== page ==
The sales of digital books in India is expected to pick up in coming months but that will not impact the aficionados love for hardcover books as has been the case in the West, say major publishers here.
India may see good rise in sales of digital books as downloading them on mobiles becomes a possibility but their growth trajectory may not be same as in the West, they say.
Managing Director of Rupa & Co, Kapish Mehra does not see iPads or Kindle book readers replacing the hard copy.
“New technology creates a new reader. Digital books will have their share of techno enthusiasts who will read them. But, that will not impact print versions of books,” says Mehra.
He adds that Rupa is working on ebooks and readers would get some good news in next eight to nine months on this front from one of the biggest publishers in India.
Vivek Mehra, MD and CEO, SAGE Publications says it is very difficult to believe that digital books will replace paper books.
“Since the digital age, HP sells more printers than they did before the proliferation of the Internet. Not all content is easily readable in digital format. Most content is available on a subscription model. An individual could license the use of a journals back-files for a year but the price to purchase would be prohibitive for an individual,” says Mehra.
India is the world’s third-largest book market and with rise in literacy rate, the non-academic book market in India is growing at a rate of around 15 per cent which itself shows the popularity of printed books here.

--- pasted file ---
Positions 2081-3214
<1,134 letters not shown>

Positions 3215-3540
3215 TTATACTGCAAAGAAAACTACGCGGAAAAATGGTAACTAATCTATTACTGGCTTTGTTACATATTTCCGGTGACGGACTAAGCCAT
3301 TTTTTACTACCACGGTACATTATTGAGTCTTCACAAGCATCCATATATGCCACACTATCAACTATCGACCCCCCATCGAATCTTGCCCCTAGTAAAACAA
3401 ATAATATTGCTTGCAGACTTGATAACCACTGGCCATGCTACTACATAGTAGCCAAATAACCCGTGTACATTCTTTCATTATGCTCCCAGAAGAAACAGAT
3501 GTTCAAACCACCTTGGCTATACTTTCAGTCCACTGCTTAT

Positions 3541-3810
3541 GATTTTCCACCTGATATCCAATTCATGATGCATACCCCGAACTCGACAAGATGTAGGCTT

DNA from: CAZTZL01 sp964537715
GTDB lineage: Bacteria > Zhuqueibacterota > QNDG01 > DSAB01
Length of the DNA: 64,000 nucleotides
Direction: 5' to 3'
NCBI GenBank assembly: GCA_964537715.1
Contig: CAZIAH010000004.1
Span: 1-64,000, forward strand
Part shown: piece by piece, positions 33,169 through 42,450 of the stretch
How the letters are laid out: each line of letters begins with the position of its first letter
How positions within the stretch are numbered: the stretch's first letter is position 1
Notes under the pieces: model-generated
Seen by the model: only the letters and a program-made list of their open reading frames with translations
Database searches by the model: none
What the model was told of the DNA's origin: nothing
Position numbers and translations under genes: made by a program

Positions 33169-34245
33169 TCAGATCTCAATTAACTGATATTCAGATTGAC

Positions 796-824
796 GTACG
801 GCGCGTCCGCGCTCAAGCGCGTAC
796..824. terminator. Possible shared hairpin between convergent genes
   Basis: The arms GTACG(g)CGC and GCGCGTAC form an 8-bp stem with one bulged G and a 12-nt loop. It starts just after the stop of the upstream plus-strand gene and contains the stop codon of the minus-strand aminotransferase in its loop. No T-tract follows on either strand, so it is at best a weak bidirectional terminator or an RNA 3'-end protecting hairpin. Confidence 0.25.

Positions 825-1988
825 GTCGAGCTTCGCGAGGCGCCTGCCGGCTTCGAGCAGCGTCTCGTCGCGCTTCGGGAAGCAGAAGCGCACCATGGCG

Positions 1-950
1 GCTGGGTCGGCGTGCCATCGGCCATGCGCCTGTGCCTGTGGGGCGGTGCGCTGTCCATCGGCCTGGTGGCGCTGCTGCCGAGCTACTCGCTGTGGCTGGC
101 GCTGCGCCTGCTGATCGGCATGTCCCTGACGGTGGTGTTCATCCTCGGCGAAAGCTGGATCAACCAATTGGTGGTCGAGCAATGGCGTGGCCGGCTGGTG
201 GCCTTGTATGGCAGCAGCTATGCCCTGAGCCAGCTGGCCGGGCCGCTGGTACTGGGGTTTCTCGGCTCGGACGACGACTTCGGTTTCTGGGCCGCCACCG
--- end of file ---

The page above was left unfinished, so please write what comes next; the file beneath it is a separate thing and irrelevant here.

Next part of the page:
At last month’s DSC Jaipur Literary Festival, Chairman and CEO of the Penguin Group, John Makinson said,”the idea of the book dying comes up all the time which is wrong. Books matter more in India than anywhere else we publish them.”
A report by market research company Forrester acknowledges that the dynamics for higher growths for ebooks vests with consumer markets like India and China. Advantage India lies in its high quality and low cost of output.
“Physical books will always have a market. Digital books should not be seen as replacing them but should be seen as an added source of revenue through a new product line that caters to and targets a different set of audience,” says Lipika Bhushan of Harper Collins.
Pustak Mahal has seen the market potential of ebooks and claims to be the first publisher to have fully digitalised all its books.
“Ebooks have a lot of advantages. If you do not want to take the full book, than pay only for the chapters you want. Once publishers start digitalising their content, ebooks will be very cheap,” says Gupta.
Although audiobooks have been around for a long time in India but they have been mainly targetting children. But, the trend is changing now.
“Audiobooks are more effective than other type of books. The listener feels connected and the learning and understanding is more in an audiobook than a normal book,” says Abhilash R, Business Development Head, audiobooksindia.com, an online portal for audiobooks.
Apart from targeting the people who can not read, audiobooks can also be handy for older people whose eyesight keeps getting worse with age. Also, they are environment friendly as they do not use ink and paper.
“Audiobooks have a very niche market now. With proliferation of technology, their sales will increase in future. Also, people need to be educated about their uses,” says says Kunal Pancholi, co-founder of reado.com, a company dealing in audiobooks.